Thursday, August 28, 2008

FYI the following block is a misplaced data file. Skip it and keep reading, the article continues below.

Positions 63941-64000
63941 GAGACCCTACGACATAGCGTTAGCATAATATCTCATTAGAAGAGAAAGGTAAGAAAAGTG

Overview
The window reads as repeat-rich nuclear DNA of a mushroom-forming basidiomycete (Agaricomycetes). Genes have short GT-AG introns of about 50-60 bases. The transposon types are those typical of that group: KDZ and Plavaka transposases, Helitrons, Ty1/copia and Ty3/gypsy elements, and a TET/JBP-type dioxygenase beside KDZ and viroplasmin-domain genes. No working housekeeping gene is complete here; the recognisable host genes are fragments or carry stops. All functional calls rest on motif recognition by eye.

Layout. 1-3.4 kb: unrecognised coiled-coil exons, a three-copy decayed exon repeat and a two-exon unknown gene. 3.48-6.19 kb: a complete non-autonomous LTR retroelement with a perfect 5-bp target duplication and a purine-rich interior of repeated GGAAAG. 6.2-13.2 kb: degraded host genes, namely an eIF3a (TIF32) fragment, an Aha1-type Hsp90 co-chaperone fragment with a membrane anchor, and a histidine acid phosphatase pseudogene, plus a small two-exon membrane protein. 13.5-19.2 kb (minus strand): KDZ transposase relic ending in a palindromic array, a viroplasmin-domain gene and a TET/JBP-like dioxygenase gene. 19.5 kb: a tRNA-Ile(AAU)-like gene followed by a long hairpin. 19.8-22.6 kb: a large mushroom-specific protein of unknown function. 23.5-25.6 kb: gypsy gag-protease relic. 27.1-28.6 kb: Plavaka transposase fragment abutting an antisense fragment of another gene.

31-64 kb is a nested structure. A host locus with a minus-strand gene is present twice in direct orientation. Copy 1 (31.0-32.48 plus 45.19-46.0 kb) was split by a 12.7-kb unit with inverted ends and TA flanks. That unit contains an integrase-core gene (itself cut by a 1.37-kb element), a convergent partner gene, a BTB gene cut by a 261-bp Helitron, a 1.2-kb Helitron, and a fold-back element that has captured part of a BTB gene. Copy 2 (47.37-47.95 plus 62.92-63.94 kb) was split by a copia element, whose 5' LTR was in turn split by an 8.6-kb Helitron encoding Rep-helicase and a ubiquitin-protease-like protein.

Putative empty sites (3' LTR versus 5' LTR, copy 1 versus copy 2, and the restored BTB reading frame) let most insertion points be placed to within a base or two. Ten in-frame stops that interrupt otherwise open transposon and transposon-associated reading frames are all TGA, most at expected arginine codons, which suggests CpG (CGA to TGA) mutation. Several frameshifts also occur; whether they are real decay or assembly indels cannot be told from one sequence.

Options for medicare explained and compared